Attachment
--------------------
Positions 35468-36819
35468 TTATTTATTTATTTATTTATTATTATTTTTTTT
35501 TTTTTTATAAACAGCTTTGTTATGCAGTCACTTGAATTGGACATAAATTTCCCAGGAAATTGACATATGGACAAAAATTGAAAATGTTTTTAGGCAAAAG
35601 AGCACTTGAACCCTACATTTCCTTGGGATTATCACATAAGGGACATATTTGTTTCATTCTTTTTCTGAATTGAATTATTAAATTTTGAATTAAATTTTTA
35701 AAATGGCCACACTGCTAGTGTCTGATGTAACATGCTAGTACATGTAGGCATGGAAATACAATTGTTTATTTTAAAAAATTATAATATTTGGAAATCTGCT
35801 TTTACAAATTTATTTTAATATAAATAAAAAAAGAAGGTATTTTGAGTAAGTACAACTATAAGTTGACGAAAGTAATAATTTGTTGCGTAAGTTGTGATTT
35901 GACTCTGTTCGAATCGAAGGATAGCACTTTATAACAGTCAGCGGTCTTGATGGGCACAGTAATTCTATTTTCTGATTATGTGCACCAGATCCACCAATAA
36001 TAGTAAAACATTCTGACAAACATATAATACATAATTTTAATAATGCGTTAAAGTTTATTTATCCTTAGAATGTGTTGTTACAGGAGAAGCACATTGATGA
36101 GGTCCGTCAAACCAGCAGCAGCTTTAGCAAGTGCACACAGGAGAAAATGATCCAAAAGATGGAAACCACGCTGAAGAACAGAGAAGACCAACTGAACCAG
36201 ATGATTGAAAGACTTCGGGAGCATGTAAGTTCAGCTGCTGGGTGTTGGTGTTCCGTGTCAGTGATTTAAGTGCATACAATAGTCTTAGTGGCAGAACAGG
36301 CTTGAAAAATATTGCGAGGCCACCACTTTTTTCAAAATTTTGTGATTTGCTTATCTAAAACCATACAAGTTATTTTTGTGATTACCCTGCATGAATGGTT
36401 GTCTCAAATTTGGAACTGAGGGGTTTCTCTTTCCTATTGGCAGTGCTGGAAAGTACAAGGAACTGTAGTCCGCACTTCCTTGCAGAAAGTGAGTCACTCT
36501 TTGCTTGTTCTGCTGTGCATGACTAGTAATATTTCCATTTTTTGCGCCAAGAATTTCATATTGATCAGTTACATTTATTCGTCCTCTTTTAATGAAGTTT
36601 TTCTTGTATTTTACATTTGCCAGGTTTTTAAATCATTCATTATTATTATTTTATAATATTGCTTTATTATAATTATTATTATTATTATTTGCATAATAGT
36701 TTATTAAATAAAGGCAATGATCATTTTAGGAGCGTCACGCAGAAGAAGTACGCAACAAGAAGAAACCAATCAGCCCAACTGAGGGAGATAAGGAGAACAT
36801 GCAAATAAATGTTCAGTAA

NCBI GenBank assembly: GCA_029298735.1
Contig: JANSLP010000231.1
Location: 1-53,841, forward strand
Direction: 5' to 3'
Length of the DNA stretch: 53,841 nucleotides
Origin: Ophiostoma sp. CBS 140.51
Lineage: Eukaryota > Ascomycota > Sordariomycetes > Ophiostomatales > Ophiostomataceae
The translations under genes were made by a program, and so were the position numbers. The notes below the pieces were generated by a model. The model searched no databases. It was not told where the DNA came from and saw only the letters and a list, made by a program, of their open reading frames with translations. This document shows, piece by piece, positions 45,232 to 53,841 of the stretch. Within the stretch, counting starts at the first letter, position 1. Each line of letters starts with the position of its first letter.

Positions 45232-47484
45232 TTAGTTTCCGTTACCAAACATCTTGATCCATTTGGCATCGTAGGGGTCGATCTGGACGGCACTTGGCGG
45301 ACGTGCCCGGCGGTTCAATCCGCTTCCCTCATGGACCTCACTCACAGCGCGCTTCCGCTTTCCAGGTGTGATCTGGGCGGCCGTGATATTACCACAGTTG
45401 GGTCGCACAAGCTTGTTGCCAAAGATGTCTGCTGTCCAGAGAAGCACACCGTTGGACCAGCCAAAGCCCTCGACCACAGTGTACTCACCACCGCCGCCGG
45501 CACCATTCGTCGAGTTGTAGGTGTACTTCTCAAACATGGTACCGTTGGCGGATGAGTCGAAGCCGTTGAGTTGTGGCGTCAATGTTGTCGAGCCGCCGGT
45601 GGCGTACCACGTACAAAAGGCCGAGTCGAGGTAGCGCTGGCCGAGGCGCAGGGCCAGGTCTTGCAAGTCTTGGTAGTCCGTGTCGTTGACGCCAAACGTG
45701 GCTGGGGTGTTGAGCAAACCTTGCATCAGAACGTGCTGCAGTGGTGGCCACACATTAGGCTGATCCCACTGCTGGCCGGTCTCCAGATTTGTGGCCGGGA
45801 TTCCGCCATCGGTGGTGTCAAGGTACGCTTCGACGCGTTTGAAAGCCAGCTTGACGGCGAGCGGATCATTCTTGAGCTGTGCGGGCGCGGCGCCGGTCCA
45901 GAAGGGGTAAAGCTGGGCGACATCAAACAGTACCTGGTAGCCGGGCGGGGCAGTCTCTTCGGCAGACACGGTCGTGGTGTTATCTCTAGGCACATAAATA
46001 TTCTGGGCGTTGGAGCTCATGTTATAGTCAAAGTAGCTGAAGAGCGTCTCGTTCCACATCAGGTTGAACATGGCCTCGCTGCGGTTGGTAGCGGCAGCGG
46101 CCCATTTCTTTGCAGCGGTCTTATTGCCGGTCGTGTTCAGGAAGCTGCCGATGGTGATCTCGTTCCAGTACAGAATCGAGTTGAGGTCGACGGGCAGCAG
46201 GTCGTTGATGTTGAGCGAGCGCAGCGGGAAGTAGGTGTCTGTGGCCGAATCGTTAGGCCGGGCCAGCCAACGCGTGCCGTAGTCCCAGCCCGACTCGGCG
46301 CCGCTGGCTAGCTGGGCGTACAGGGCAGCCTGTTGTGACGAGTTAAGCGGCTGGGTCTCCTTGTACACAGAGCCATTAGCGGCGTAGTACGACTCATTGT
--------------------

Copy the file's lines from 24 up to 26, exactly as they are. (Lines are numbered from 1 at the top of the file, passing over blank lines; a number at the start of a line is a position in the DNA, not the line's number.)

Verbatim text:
The translations under genes were made by a program, and so were the position numbers. The notes below the pieces were generated by a model. The model searched no databases. It was not told where the DNA came from and saw only the letters and a list, made by a program, of their open reading frames with translations. This document shows, piece by piece, positions 45,232 to 53,841 of the stretch. Within the stretch, counting starts at the first letter, position 1. Each line of letters starts with the position of its first letter.

Positions 45232-47484
45232 TTAGTTTCCGTTACCAAACATCTTGATCCATTTGGCATCGTAGGGGTCGATCTGGACGGCACTTGGCGG